* if the control supports single-node binding, it consumes the first node only (if any)
* if the control supports a node-set binding (only repeat so far, since itemset if not a control proper) it consumes the entire node-set
* MIP events are handled by the control according to the rules we are defining for the improved UI events
* a node-set would not imply repetition (I don't think a good case has been made for this and we already repeat element/attribute)

So far I still see only benefits to this proposed simplification:

* It doesn't make life more difficult to implementors since they already must support @bind.
* It removes (deprecates) one attribute from the plethora of XForms attributes.
* It solves the case of authors trying to use xforms:bind/@ref.


[1] http://lists.w3.org/Archives/Public/public-forms/2010Mar/0003.html

2010/3/17 John Boyer <boyerj@ca.ibm.com<mailto:boyerj@ca.ibm.com>>

Hi Uli (and group),

In XForms for the local attributes (the ones not qualified by namespace), we have taken the approach that the XForms processor knows what these are and implicitly knows what semantics to attach.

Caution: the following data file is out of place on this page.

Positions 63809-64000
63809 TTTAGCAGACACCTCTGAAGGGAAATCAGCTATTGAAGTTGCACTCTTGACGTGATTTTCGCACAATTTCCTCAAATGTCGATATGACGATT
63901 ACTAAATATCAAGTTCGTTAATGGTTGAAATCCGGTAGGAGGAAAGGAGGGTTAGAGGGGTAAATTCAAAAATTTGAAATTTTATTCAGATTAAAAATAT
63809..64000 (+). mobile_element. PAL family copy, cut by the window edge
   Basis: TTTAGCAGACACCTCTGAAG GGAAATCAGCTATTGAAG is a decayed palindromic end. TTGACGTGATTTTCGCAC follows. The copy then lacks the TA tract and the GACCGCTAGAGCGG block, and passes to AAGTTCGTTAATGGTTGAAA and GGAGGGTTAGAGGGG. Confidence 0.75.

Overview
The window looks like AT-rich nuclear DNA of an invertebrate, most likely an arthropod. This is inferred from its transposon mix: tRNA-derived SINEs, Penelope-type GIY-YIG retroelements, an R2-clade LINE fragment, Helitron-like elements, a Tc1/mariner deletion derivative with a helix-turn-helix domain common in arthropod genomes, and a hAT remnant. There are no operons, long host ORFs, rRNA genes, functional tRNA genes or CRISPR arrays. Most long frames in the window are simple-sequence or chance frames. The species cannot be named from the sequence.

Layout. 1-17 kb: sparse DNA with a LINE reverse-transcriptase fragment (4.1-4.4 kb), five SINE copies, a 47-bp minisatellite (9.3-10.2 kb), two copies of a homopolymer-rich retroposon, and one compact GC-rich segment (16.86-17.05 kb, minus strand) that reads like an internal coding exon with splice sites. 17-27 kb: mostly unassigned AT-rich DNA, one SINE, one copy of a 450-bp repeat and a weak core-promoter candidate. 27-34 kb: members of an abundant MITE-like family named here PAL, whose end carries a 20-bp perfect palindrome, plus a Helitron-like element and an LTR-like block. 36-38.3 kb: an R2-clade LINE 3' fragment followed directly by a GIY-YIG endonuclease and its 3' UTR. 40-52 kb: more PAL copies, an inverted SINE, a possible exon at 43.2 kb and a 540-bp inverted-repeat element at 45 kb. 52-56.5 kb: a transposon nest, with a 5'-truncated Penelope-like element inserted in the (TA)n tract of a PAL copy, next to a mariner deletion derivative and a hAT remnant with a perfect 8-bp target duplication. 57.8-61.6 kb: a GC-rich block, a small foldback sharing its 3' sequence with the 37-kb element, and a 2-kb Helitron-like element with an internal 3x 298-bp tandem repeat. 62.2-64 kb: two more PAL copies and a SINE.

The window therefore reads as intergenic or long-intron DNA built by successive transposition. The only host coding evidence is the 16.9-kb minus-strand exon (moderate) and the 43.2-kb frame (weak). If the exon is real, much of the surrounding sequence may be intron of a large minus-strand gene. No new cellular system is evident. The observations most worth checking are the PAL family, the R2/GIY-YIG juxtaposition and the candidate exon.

You're indicating that any external consumer of XForms binding attributes would similarly make their own definitions, which is possible.  You're also advocating that we avoid use of additional attributes that would indicate what kind of binding is needed, since in fact the consuming language could make its own definitions.  Our spec language needs to get a little bit better in terms of saying what aspects of an XForms processor *must* be available to a consumer without syntactic activation, but again it's possible.

However, the hurdle I am trying to get over, and I think I am not alone in perceiving this hurdle, is that this issue of the consumer language making the definition seems at odds with the normal meaning of *global* attributes (i.e. namespace qualified attributes).

To me the debate is not really about @ref vs. @nodeset but rather can we come up with an @ref that is analogous to @xforms:ref.  Maybe we can't.

In the language of my forms product, XFDL, we solved this problem by importing the actual XForms elements so that the elements "plug in" and do what they do.  So to me, boiling it down to just @ref works because I already have two different meanings for each of @ref and @nodeset depending on the elements to which they are attached.  For @ref, elements like xf:input get UI events and MIPs whereas  xf:setvalue doesn't.  For @nodeset, elements like xf:repeat and xf:bind repeat the content and therefore have processing implications on other operations like xf:setfocus, whereas for an element like xf:insert, the nodeset is just an xpath expression.  The point is that by importing all of XForms, I don't have the problem because I delegate it to XForms.